PPA News

Posted by: Matthew Helms on Apr 24, 2017

A team of pharmacists at the Intermountain CF Pediatric Center in Salt Lake City, UT has been named the recipients of the 2017 PPAG Best Practice Award. ​Below is an abstract of their work. Sponsored by Chiesi, the Best Practice Award will be presented at the 26th Annual PPAG Meeting in Charlotte, NC on May 5, 2017. 

Title: Cystic Fibrosis Medication Adherence Measured by an Integrated Health-System Specialty Pharmacy Team

Practice Team: 

​Jeffrey Zobell, Intermountain Primary Children's Hospital​, Salt Lake City, UT
​Elzabeth Schwab, Intermountain Specialty Pharmacy, Taylorsville, UT
​Dave Collingridge, Intermountain Healthcare, Murray, UT
​Sabrina Boehme, Intermountain Primary Children's Hospital, Salt Lake City, UT Jared Cash, Intermountain Primary Children's Hospital, Salt Lake City, UT Fadi Asfour, Intermountain Primary CF Pediatric Center

Introduction: Cystic Fibrosis (CF) patients average 10 (±5) medications each day. Studies show low medication adherence leads to increased CF-related hospitalizations and health-care costs. The Intermountain CF Pediatric Center analyzed the impact of an integrated pharmacy team on hospitalizations of pediatric CF patients and dornase alpha adherence. Dornase alfa was chosen for target adherence because of excellent clinical evidence and favorable clinical outcomes. In January 2016, an integrated pharmacy team model of a CF clinic pharmacist working with a specialty pharmacy (Intermountain Specialty Pharmacy, ISP) was developed to manage medications for qualifying patients.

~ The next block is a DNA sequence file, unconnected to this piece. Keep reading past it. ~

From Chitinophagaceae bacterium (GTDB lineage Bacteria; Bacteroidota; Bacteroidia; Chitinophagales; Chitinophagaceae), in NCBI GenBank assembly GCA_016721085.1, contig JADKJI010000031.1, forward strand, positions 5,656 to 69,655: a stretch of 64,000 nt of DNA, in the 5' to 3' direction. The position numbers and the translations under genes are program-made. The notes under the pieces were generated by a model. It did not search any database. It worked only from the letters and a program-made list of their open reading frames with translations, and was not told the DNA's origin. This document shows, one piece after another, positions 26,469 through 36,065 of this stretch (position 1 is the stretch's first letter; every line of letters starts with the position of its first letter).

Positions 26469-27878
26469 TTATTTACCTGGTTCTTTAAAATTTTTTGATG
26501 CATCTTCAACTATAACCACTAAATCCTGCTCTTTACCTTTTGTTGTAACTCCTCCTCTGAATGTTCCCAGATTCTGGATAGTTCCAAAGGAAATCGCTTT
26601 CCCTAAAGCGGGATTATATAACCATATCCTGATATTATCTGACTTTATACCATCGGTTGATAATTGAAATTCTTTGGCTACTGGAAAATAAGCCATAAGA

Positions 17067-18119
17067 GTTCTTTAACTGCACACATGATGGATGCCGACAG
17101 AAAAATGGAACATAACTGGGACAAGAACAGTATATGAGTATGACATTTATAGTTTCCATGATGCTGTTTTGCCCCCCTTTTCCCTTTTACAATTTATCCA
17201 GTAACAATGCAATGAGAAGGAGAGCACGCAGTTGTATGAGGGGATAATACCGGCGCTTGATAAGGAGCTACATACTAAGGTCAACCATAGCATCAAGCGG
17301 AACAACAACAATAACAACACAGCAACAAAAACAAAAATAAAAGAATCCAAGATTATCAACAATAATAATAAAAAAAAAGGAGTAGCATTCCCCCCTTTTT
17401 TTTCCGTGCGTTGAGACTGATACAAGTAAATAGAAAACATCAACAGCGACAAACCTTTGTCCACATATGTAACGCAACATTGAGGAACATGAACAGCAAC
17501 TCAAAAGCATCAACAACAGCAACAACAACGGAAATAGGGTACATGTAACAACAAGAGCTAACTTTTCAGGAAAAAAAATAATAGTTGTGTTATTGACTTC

Methods: Health insurance claims (from two local insurance companies) and patient medical charts from January 1, 2014 to December 31, 2016 were retrospectively reviewed for pediatric CF patients (≤ 18 years of age) who had filled dornase alfa during that time. Adherence and hospital admissions for pulmonary exacerbations pre and post the implementation of an integrated pharmacy team on January 1, 2016 were reviewed. Adherence to dornase alfa was measured by the medication possession ratio (MPR) with MPR ≥ 0.80 defined as good adherence. Institutional review board approval was obtained. In one analysis, patients’ MPRs were categorized as adherent vs. not adherent for each month. This repeated measures binary outcome was entered into a Generalized Estimating Equation (GEE) analysis with monthly enrollment in the clinic pharmacist intervention and ISP programs as categorical predictor variables. In another GEE analysis, patients’ monthly hospital admission status (yes vs. no) was entered as the outcome variable, and monthly enrollment in the clinic pharmacist intervention and ISP programs were entered as predictor variables.

Results: The analysis included 54 patients. The mean dornase alfa MPR improved from 0.75 (2014) to 0.92 (2016). The percentage of patients filling their dornase alfa with ISP increased from 0% in 2014 to 80% (43/54) in 2016. Of the 26 patients who changed to filling dornase alfa with ISP in 2016, the percentage of patients who had low adherence (MPR <80%) decreased from 46% (12/26) in 2014 to 23% (6/26) in 2016. The mean dornase alfa MPR improved in these patients from 0.48 (2014) to 0.82 (2016). Patients were 4.2 times more likely to be adherent to dornase alfa when enrolled in ISP compared to non-ISP (p<0.001), and 1.9 times more likely to be adherent when utilizing a clinic pharmacist (p=0.001). Patients filling with ISP were 0.33 times less likely to be admitted compared to non-ISP (p=0.003). Clinic pharmacist intervention did not significantly impact admission.

Conclusion: Statistically significant improvements in MPR were shown with the integrated pharmacy team and clinic pharmacist. A statistically significant decrease in the risk of being hospitalized was seen with the integrated pharmacy team approach. The study demonstrated that an integrated pharmacy team improved dornase alpha adherence and decreased CF-related hospitalizations.